Born: July 17, 1674, Southampton, England.
Died: November 25, 1748, Stoke Newington, London, England.
Buried: Bunhill Fields, London, England.
Isaac Watts, D.D., pastor of a Church of Christ in London, successor to the Rev. Joseph Carlyl, Dr. John Owen, Mr. David Clarkson, and Dr. Isaac Chauncey, after fifty years of feeble labours in the Gospel, interrupted by four years of tiresome sickness, was at last dismissed to his rest. Inuno Iesu omnia. 2 Cor. v. 8 Absent from the body, and present with the Lord. Col. iii 4. When Christ, who is my life, shall appear, then shall I also appear with him in glory.
This monument, on which the above modest inscription is placed, by order of the deceased, was erected as a small testimony of regard to his memory, by Sir John Hartopp and Dame Mary Abney.
Watts’ father was a Nonconformist imprisoned twice for his religious views. Isaac learned Greek, Latin, and Hebrew under Mr. Pinhorn, rector of All Saints, and headmaster of the Grammar School in Southampton.
Isaac’s taste for verse showed itself in early childhood, and his promise caused a local doctor and other friends to offer him a university education, assuming he would be ordained in the Church of England.
However, Isaac declined and instead entered a Nonconformist Academy at Stoke Newington in 1690, under the care of Thomas Rowe, pastor of the Independent congregation at Girdlers’ Hall; Isaac joined this congregation in 1693.
Watts left the Academy at age 20 and spent two years at home. It was during this period that he wrote the bulk of his Hymns and Spiritual Songs. They were sung from manuscripts in the Southampton Chapel, and published 1707–09.
The next six years of his life were again spent at Stoke Newington, working as tutor to the son of eminent Puritan John Hartopp. The intense study of these years is reflected in the theological and philosophical material he subsequently published.
Watts preached his first sermon at age 24. In the next three years, he preached frequently, and in 1702 was ordained as pastor of the Independent congregation in Mark Lane. At that time he moved into the house of a Mr. Hollis in the Minories.
His health began to fail the next year, and Samuel Price was appointed as his assistant in the ministry.
In 1712, a fever shattered his constitution, and Price became co-pastor of the congregation, which had moved to a new chapel in Bury Street.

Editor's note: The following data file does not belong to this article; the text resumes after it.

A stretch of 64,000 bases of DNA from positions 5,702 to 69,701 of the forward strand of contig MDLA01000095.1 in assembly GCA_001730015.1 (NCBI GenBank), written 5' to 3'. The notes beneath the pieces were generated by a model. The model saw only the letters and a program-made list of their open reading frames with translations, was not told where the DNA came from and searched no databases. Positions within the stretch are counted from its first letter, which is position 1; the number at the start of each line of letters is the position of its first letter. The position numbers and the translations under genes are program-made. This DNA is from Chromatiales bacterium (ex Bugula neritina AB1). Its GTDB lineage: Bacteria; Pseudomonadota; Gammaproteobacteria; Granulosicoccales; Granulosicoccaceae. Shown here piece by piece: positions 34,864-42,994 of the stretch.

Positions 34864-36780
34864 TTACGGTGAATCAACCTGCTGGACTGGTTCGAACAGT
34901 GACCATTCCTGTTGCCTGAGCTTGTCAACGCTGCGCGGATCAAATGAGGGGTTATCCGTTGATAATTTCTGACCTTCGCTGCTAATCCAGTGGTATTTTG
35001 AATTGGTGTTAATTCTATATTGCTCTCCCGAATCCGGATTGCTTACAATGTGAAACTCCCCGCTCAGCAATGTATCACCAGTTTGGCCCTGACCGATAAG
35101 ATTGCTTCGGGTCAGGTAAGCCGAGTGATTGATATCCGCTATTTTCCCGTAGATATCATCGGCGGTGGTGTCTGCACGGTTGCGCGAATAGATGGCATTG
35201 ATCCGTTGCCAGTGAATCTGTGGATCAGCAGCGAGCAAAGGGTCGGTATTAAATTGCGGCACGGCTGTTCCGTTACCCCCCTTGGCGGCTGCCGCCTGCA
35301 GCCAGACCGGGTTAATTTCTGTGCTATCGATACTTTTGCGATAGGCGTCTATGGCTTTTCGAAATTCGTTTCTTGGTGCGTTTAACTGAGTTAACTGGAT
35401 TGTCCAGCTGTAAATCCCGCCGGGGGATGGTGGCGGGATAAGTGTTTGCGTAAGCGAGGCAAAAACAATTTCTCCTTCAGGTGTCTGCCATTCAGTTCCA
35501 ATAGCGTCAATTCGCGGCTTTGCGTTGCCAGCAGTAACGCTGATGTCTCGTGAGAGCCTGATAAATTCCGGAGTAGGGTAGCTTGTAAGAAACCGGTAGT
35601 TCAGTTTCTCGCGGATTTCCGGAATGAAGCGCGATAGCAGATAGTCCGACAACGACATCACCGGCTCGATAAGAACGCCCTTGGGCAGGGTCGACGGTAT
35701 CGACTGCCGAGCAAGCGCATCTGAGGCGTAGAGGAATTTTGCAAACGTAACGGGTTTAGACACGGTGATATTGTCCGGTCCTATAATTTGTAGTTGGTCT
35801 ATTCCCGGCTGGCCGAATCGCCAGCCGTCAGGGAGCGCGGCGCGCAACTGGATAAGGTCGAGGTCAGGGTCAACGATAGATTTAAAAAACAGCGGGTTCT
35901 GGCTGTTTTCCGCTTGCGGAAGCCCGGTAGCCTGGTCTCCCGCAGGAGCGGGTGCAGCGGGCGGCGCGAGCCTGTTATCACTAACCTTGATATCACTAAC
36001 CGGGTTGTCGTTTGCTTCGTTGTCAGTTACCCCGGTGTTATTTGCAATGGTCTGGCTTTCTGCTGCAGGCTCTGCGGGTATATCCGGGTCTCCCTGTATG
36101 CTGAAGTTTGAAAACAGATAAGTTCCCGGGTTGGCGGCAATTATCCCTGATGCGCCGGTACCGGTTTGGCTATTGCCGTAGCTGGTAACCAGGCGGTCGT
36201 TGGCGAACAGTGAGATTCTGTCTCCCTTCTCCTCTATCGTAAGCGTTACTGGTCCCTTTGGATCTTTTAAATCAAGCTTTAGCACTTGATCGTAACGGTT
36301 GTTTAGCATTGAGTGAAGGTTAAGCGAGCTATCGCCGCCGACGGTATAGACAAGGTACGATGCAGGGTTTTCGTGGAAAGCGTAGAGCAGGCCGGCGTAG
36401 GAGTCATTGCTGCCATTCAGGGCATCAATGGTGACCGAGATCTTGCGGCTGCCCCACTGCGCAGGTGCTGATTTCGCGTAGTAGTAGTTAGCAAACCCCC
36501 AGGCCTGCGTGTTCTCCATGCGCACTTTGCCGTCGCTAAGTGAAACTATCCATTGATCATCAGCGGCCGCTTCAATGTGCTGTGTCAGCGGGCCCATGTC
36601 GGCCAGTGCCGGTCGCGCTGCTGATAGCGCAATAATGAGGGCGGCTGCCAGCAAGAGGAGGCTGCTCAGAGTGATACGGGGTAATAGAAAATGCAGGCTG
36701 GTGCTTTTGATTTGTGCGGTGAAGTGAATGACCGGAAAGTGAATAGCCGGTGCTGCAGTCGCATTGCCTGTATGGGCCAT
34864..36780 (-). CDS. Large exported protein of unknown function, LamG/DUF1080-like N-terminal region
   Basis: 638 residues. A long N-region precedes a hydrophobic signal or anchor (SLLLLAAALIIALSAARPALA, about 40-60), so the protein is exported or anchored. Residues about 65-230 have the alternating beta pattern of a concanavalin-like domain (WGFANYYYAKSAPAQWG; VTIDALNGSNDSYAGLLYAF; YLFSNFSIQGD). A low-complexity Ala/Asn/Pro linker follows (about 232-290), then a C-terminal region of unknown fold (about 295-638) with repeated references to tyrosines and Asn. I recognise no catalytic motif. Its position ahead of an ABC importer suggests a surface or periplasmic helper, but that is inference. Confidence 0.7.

It was at this time that Isaac became the guest of Sir Thomas Abney. He lived with Abney (and later Abney’s widow) the rest of his life, mainly at Theobalds in Hertfordshire, then for 13 years at Stoke Newington.
In 1728, the University of Edinburgh awarded Watts a Doctor of Divinity degree.
Hast thou not seen, impatient boy!
Hast thou not read the solemn truth,
That grey experience writes for giddy youth
On every mortal joy?
Pleasure must be dashed with pain:
And yet with heedless haste
The thirsty boy repeats the taste,
Nor hearkens to despair,
But tries the bowl again.
The rills of pleasure never run sincere:
(Earth has unpolluted Spring)
From the cursèd soil,
Some dangerous taint they bear;
So roses grow on thorns,
And honey wears a sting.
In vain we seek a Heav’n below the sky;
The world has false, but flattering charms;
Its distant joys show big in our esteem,
But lessen still as they draw near the eye;
In our embrace the visions die,
And when we grasp the airy forms
We lose the pleasing dream.
Earth, with her scenes of gay delight,
Is but a landscape rudely drawn,
With glaring colors, and false light;
Distance commends it to sight,
For fools to gaze upon;
But bring the nauseous daubing nigh,
Coarse and confused the hideous figures lie,
Dissolve the pleasure, and offend the eye.
Look up, my soul, pant toward th’eternal hills;
Those heav’ns are fairer than they seem;
There pleasures all-sincere glide on in crystal rills,
There not a dreg of guilt defiles,
Nor grief disturbs the stream.
That Canaan knows no noxious thing,
No cursèd soil, no tainted spring,
Nor roses grow on thorns,
Nor honey wears a sting.
Isaac Watts, Horæ Lyricæ
The Spacious Fields
Your Work Is Vain
Where Are the Mourners?Saith the Lord
Yet,Saith the Lord